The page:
DAY 1:  A motley and fresh faced group of land lubbers arrived to our majestic sea taxi around midday. Much excitement and many nerves were felt as we gazed upon the lovely Tenacious, our home for better or worse during the next 21 days of voyaging. Hands are shaken and names are given, which most of us promptly forget; fortunately our crew are prepared with name tags!

Bunks are found, bags are stowed, and then the intrepid adventurers awkwardly navigate the lower corridors to the main mess for crew introductions and the oh-so-necessary safety lectures, made enjoyable thanks to the wonderful Fliss. Evacuation procedures are practiced before dinner is served, and then we are free for the evening.

The Tenacious gleams brightly against the night sky, a beacon of adventure; Melbourne sparkles distantly across the water. Tomorrow our voyage to Tasmania begins, with fair winds ahead (we hope!).


DAY 2: Salty sea dogs are all cheerfully awoken at 0620 and stumble on deck as quickly as possible for the setting of the engines. There is not a scrap of wind available, so today we make our way out of Port Phillip Bay under modern means. The sun is shining and the sea is clear; perfect conditions for our introduction to climbing. Up the fore and main mast we scuttled, packing onto the first platform like penguins. Then we daringly leap (inch) onto the lower topsail yard, shimmying across with bellies squashed firmly against the folded sails, alternating between feelings of triumph and terror.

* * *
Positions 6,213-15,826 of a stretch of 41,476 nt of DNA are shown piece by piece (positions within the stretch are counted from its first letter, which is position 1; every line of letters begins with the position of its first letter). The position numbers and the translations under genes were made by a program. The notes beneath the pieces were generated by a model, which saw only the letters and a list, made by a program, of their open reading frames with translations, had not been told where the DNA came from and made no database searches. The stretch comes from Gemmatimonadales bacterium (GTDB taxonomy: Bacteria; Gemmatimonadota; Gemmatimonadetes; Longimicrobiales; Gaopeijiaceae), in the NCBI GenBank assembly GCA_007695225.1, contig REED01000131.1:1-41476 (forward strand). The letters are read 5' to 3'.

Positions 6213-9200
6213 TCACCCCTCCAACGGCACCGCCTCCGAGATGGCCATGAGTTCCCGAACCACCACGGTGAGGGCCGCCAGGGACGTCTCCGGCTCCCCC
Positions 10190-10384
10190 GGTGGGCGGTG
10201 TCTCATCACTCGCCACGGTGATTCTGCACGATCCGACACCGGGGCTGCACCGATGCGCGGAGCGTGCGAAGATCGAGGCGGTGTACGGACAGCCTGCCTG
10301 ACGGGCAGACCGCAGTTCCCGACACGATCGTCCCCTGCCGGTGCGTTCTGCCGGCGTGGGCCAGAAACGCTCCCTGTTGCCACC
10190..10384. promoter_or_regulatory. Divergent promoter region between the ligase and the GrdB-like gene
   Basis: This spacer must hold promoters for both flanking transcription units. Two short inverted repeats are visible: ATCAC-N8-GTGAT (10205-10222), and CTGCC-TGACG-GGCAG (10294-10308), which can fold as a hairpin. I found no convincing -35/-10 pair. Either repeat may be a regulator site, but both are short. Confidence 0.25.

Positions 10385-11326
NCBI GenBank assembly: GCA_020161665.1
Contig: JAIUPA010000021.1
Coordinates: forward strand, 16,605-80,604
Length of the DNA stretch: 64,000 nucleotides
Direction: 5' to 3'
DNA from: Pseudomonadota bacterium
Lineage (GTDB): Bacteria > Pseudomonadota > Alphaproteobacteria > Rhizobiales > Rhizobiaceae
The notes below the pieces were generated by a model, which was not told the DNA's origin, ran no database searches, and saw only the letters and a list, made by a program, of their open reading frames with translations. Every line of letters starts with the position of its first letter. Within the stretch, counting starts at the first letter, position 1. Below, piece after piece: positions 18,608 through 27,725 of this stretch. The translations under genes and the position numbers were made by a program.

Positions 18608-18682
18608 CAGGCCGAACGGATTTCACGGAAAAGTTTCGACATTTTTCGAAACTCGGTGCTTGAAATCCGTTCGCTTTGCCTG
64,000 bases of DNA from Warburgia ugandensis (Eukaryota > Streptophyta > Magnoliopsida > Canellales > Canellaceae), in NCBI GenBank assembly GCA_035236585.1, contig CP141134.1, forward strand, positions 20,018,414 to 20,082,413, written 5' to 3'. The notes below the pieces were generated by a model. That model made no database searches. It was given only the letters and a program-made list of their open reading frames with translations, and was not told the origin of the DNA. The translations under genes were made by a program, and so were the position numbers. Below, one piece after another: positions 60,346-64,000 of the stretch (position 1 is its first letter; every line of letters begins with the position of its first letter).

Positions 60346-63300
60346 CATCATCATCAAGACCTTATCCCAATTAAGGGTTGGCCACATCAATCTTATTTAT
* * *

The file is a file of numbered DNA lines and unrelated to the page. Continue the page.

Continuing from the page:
Afternoon sees us learning some sail theory on bracing, hauling and easing on ropes, and the general handling of lines. The watches team together to practice some bracing manoeuvres from port to starboard and back again.

Lo! A cry of dolphins is heard from the bow! A swarm of voyagers gallop carefully up to the ship’s front and lean precariously over edges to watch dolphins racing in from all directions. They dance in the bow waves of Tenacious, chattering and singing to each other merrily, generally porpoising about the ship.

The swell has swelled slightly, enough to send our ship plunging in and out of the sea. A few stoic individuals make their way to the handrails and look greenly out at the horizon. Sea sickness has made its presence known…

Another fine dinner (for those that show up to eat it) and the watches settle down for our first rotation at sea. The moon and stars gild the ship silver and the soft crash of the waves sends those of us in our bunks fast to sleep.


DAY 3: A few queasy faces arrive to breakfast this morning but for the most part the crew are chipper and ready to greet another calm and sunny day. At last we are able to turn off the engines and move ourselves along purely through wind power! We manage to set the outer jib, inner-jib, fore-course, fore upper topsail, main lower sail, main upper topsail, mizzen mast staysail and the main mast staysail. If you feel overwhelmed by all these nautical terms, rest easy in the knowledge that we intrepid adventurers have clearly mastered it all (this writer definitely did not ask for help on naming sails).

Our evening is fairly relaxed. A few explorers climb to the top of our masts, a few gather below decks to craft magnificent pipe cleaner crowns, and a few sleep soundly in their bunks! Tonight the action begins, for we are to attempt our first “wearing” of the ship for our approach into Burnie.

Wish us luck!

20th May